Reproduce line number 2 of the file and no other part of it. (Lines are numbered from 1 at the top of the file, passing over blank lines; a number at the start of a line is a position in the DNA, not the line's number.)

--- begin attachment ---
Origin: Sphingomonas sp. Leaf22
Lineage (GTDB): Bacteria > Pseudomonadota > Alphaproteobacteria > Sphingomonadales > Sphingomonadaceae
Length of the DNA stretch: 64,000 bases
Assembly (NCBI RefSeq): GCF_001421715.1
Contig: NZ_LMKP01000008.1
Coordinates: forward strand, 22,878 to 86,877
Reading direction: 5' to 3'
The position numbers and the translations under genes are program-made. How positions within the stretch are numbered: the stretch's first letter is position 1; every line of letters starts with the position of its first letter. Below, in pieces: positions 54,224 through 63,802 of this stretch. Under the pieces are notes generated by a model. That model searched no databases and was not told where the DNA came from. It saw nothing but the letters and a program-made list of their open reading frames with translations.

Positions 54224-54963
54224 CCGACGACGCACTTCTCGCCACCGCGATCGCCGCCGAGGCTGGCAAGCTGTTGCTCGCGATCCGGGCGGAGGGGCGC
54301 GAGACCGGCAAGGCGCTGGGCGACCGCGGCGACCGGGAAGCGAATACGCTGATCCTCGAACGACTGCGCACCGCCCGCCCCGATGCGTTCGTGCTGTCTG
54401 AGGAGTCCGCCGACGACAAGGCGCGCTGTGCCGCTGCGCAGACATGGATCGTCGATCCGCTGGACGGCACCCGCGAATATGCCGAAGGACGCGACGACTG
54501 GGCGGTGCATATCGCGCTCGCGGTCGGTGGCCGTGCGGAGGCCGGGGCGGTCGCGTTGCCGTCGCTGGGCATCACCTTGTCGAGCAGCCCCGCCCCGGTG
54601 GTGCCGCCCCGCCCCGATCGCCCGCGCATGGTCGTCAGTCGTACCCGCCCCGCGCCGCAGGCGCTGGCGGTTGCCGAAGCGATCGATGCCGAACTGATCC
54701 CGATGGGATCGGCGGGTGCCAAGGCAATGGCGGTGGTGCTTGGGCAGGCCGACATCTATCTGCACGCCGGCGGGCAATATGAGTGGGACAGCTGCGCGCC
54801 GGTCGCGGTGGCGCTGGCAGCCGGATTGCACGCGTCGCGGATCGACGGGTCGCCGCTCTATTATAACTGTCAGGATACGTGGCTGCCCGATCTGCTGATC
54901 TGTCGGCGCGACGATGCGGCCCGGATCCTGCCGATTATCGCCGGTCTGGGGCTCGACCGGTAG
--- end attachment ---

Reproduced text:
Lineage (GTDB): Bacteria > Pseudomonadota > Alphaproteobacteria > Sphingomonadales > Sphingomonadaceae